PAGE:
Carved [Sgraffitto] Dogwood Pottery – by Lin Barber
June’s Inside the Artist’s Studio
Carved Pottery – by Lin Barber
“The key to understanding any people is in its art…”
― Louis L’Amour, Education of a Wandering Man
Just by looking at the wonderful technique and subject matter of Lin Barber’s work, you can see that she has great love for the people and places of Western North Carolina.
Her functional yet decorative carved stoneware pottery reflects the nature of our mountains.
So in this week’s post, Mountain Made is happy to share some of Lin’s thoughts, insights and artistic viewpoints as part of our continuing series “Inside the Artist’s Studio.”
As a child, what did you want to do when you grew up?
A ballerina, oh well ????!
When did you first realize you wanted to be an artist?
I’ve always had a strong desire to make things starting with mud pies when I was a kid.
I learned to sew doll clothes when I was 5, always loved to cook, and always loved to make crafty things. My mother and aunts did too so I had lots of support.
I’ve always been fascinated with the art in nature. I started drawing birds when I was 7 or 8, then started focusing on plants.
I took a ceramics class in college as an elective and fell in love with it. I took all the ceramics classes offered as well as other drawing and painting classes.
I started teaching a hand building class to children and found out I love to teach.
I’ve now retired from being a primary school teacher and can spend more time on ceramics.
How long does it take you to create one of your pieces?
There are several steps to finishing a piece of pottery: building, trimming, firing, and glazing.
Throwing a pot varies with what is being made, from between 10 minutes to an hour.
Sgraffitto pieces require carving, which can take a few hours in addition to the throwing time.
What is your schedule like when you’re working?
I love to start throwing right after breakfast and will work until around 2:00 for a late lunch. I may continue with other aspects of ceramics after lunch to finish pots. I don’t work every day.
What would you say is your interesting quirk while working?
Where do you get your ideas or inspiration for your artwork?
I don’t think of myself as a very abstract artist and generally take my inspiration from nature.
I look outside my shop and think about the symmetry in trees, leaves, and plants but also the asymmetry, the crooked and curved lines in branches.
I also look at my pots as I’m making them and think about how they would feel to hold them in your hands.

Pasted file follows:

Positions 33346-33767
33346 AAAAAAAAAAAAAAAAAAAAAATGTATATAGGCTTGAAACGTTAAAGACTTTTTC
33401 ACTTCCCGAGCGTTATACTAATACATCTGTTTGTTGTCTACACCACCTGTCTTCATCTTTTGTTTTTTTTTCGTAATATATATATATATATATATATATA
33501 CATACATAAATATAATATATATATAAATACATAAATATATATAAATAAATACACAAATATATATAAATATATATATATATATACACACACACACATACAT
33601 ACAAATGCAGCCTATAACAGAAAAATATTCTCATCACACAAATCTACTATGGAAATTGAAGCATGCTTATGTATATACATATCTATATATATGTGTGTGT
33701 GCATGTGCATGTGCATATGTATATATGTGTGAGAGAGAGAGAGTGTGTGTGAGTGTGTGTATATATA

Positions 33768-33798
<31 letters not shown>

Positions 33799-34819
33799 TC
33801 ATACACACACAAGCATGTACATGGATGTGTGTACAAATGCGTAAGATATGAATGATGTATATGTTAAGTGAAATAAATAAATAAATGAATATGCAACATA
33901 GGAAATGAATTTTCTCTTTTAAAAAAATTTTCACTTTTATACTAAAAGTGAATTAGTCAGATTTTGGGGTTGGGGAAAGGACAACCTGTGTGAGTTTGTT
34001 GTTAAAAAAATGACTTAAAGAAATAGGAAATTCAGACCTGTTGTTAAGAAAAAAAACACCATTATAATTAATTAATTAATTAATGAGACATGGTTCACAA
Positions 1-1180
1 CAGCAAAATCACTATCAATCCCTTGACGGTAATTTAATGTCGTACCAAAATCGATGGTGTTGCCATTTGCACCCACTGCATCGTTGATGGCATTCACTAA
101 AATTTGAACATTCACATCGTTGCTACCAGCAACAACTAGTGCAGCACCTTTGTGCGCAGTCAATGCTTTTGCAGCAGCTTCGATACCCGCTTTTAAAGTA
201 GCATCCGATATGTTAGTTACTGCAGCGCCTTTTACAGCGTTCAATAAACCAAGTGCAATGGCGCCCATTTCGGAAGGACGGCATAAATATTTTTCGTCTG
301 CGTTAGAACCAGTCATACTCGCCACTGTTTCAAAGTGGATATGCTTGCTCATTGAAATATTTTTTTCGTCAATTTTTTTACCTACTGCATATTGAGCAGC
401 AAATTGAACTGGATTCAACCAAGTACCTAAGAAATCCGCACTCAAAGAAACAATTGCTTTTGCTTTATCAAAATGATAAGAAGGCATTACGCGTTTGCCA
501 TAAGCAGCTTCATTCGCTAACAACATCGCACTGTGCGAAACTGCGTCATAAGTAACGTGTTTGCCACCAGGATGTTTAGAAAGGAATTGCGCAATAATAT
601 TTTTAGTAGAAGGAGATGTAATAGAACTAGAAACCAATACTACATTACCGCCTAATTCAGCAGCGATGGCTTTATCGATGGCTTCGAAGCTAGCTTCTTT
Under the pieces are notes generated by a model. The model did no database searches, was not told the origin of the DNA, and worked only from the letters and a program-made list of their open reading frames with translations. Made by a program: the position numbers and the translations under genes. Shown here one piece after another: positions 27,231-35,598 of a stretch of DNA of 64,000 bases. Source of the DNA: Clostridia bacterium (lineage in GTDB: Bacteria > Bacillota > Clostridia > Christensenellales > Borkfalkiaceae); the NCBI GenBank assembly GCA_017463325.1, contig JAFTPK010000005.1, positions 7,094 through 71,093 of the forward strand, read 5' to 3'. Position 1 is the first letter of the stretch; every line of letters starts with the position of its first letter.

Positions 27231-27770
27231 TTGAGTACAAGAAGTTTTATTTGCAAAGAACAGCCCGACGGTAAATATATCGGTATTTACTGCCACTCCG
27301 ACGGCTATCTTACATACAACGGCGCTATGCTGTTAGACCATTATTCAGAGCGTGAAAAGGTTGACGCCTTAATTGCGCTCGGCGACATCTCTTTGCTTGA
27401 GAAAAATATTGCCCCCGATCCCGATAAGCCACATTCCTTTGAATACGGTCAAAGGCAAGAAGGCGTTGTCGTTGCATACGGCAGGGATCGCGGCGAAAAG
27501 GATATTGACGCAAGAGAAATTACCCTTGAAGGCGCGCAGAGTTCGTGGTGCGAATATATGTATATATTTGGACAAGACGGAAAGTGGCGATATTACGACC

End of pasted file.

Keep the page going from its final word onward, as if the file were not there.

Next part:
What do you like to do when you’re not working on your art?
I love cooking, and enjoy walking and travel.
What was one of the most surprising things you learned about yourself while making art?
I’m always surprised by the difference in the way a piece of sgraffitto pottery looks from my initial flat drawing to the finished textured carving.
How many art pieces do you think you have created?
I could only work in clay during the summers when I was teaching but had high summer production.
I’ve been retired from teaching for 5 years and have started my business during that time. I make pottery all year now.
How do you estimate the amount of functional pottery a potter makes?
It’s a Lot of mugs, bowls, vases, and plates over 45 years!
Which ones were your favorites?
I love the sgraffitto pieces, especially the dogwood pieces.
I love the movement in the blossoms and the texture in the carving. I’ve also made a series of glazed vases shaped like calla lilies, bottom glazed green with a white top, that I particularly enjoyed.
How do you decide on which ideas to develop?
Now that I have a business, I look at my inventory and see what is lacking.
But I allow myself plenty of time to just experiment on different household items like salt cellars, butter dishes, and toothbrush holders. I also like to distort the clay surface for different effects.
Do you hear from your fans? What kinds of things do they say?
Sometimes I do hear from people that enjoy my work. They say my carving is realistic, the dogwood blossoms and oak leaves are amazing.
They like the texture of the sgraffitto (carved pottery) and enjoy the feel of the carving. I’m glad to hear my work makes them happy and gives them joy.
They remark about the look of mountains in my glazed pots and that our local environment is reflected in my art. They enjoy making gifts of my pottery and want one more for themselves.
What do you think makes good art?
I think good art is going to create a feeling in the viewer. There are elements like balance and perspective that invoke a response. A well designed composition can create a variety of feelings or moods.
Interested in Lin’s work? Then we invite you to come by Mountain Made and see it for yourself > Mountain Made, a downtown Asheville Art Gallery.